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'House of Cards' postmortem: Pussy Riot's Masha Alekhina talks acting on her favorite show

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David Giesbrecht/Netflix

“What about the Pussy Riot girls?”

On its own, Frank Underwood’s (Kevin Spacey) line from “Chapter 29” of House of Cards was hilariously bizarre. But when two members of the Russian feminist punk rock protest collective, Masha Alekhina and Nadya Tolokonnikova, actually appeared as themselves on the third season’s third episode, Underwood’s intro became a harbinger of impressive things to come.

The world-famous Putin critics make their cameo during a White House confrontation with House of Cards‘ thinly-veiled Putin stand-in, Russian President Viktor Petrov (Lars Mikkelsen). Petrov travels to Washington to meet with the President, bringing plenty of vodka shots and villainy with him (he kisses Robin Wright’s Claire full on the mouth, for instance). But Underwood has a surprise up his sleeve, too. Knowing Pussy Riot will cause a scene, he invites them to the White House dinner, where they criticize and humiliate Petrov in front of the other guests, leaving stunned silence and smashed champagne glasses in their wake. That wasn’t the only treat Pussy Riot brought to America: As the credits roll, a music video for their vibrant new song, “Don’t Cry Genocide,” closes out the episode.

Below, EW talks with Alekhina about how she and Tolokno got involved with House of Cards in the first place, and why the Netflix program is a favorite for more than a few Russians:

ENTERTAINMENT WEEKLY: How did House of Cards approach you and Nadya to be on the show?

MASHA ALEKHINA: We were visiting Pen Literary Awards—it’s an event in New York—and there we met Beau Willimon, who is the main screenwriter of House of Cards. They asked us to come to their screenwriters’ room, because the third season is mostly about the relationship between the United States and Russia. They had an episode where one of the characters goes to a Russian prison, so they wanted to know about conditions there.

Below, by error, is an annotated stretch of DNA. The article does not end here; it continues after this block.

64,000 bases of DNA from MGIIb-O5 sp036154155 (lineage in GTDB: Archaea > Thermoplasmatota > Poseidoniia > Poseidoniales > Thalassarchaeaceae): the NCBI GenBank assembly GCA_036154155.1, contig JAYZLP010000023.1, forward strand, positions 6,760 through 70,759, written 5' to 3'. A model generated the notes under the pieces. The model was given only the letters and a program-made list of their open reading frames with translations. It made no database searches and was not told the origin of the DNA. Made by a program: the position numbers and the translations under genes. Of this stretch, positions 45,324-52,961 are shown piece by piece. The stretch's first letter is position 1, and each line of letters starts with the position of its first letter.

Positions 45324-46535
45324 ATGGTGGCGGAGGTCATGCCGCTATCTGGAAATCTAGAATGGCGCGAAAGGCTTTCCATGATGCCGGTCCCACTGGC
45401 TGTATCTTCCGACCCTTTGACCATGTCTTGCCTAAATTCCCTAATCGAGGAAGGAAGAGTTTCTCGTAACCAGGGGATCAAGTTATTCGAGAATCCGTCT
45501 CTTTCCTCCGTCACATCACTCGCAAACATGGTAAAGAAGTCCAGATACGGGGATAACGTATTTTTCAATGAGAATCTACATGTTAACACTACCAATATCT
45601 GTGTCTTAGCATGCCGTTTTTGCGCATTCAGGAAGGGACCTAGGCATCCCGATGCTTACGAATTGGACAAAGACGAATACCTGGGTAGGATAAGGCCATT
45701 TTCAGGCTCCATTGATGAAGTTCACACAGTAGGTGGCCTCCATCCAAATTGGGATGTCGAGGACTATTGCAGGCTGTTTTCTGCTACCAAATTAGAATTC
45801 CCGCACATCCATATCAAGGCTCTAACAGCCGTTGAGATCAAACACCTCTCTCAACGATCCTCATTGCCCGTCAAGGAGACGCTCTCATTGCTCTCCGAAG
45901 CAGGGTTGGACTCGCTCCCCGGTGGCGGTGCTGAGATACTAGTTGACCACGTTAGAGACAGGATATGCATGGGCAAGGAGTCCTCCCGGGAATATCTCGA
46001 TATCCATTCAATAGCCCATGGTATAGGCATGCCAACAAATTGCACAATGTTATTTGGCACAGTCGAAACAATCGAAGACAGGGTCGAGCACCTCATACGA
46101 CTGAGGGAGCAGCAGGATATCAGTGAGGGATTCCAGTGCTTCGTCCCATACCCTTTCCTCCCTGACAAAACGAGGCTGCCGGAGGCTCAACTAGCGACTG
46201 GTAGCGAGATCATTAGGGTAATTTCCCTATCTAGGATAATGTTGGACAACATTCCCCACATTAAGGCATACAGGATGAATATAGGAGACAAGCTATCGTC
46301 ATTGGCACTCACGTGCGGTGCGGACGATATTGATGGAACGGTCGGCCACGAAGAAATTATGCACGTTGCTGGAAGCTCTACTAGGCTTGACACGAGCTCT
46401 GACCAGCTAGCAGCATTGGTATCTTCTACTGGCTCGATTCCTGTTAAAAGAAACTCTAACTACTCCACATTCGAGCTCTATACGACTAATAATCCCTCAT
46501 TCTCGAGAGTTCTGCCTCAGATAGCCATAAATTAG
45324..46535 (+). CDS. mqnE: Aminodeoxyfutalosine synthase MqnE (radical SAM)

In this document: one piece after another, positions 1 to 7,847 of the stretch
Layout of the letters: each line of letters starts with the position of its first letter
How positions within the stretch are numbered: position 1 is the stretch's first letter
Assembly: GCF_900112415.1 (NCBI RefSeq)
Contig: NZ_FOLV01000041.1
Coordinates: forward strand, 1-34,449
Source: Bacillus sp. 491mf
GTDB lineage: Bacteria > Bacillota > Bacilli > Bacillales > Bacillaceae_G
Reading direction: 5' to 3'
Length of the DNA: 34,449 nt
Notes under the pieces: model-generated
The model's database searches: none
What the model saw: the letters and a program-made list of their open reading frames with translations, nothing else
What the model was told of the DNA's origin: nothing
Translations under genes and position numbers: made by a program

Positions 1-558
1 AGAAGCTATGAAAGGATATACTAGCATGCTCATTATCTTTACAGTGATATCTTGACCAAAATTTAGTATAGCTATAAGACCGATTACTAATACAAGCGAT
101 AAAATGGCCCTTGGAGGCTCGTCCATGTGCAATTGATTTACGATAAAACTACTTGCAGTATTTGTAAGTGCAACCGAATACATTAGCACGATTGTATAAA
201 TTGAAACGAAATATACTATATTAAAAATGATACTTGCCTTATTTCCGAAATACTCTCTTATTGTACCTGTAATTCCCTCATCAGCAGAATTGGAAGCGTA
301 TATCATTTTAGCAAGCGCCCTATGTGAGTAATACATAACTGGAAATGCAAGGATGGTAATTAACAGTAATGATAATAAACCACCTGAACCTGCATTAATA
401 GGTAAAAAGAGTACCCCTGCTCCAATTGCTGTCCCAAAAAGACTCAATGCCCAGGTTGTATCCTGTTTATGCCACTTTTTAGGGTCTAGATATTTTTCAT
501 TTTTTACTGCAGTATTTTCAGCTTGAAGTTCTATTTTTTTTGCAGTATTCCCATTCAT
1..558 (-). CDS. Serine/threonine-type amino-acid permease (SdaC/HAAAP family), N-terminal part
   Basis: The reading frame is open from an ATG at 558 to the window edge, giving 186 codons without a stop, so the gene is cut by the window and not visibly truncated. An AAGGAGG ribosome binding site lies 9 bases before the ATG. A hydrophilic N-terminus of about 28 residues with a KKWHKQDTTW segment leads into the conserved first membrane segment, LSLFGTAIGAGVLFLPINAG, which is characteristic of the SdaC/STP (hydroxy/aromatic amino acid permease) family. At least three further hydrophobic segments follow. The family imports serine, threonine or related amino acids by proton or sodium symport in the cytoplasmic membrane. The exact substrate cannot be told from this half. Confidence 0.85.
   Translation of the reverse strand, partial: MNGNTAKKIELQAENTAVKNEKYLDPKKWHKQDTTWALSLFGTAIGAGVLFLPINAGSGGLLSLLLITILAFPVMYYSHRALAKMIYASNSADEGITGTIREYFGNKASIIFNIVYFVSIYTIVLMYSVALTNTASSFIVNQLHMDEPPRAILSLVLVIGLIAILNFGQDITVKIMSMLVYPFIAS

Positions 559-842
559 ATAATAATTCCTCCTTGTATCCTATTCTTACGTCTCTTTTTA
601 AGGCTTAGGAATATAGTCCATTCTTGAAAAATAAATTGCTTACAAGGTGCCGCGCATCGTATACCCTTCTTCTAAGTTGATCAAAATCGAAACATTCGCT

We were [in the writers’ room] like two hours, and after, we were very impressed by their work. They probably also were impressed by our stories, so they asked us to take part in the episode, and that’s all! And after, we wrote the song with Le Tigre, and we wrote some of the script for the episode. Then, we came to the Baltimore and shot it.

Why did you want to do it?

Because it’s one of our favorite TV series. We really appreciate it, and we’re fans of House of Cards. We think it’s the most interesting political TV series nowadays, and we watched the previous two seasons.

When you were watching those first two seasons, did you feel you wanted to be involved?

No, we didn’t feel it! It was really by chance. We were very surprised.

Did you write the script for the episode yourselves?

We did it together with Beau. 

Were you writing things that you wanted to say to Putin? Because the character of Petrov (Lars Mikkelsen) is essentially a proxy for Putin.

Kind of, yes. He’s not, you know, Putin Putin, but he looks like Putin and sounds like Putin… so probably they meant it!

What was it like playing yourself on a TV show?

We didn’t actually play it, we just did it how we usually do something. We were just interested, and were thinking our usual creative things.

When you were acting, what kind of direction did they give you?

I think they wanted us to be happy. They really didn’t say “Do this,” and “Do that.” We were preparing a lot by exchanging emails and meeting with Beau so we would understand each other as much as possible.

Tell me about the music video at the end. Did you write the song “Don’t Cry Genocide” for the show?

Yes. We wrote it especially for House of Cards. They wanted music, but it was our idea to write a special song, and do it like this.

With “Don’t Cry Genocide” and “I Can’t Breathe,” the song about Eric Garner, you’ve been doing a lot more work in English lately.

Yes, we’re trying to learn English more, and also trying to learn how to do films and scripts. It’s a new field for us, and we’re trying to learn it.

What has the response to your House of Cards cameo been like in Russia? Have your friends seen the show?

Yes, our friends liked it. They’re also fans of House of CardsFor people who are interested in politics in Russia, it’s the most popular TV series.

Is there more acting in your future?

I don’t know about acting, but there will be more songs in English in the future, I’m sure!

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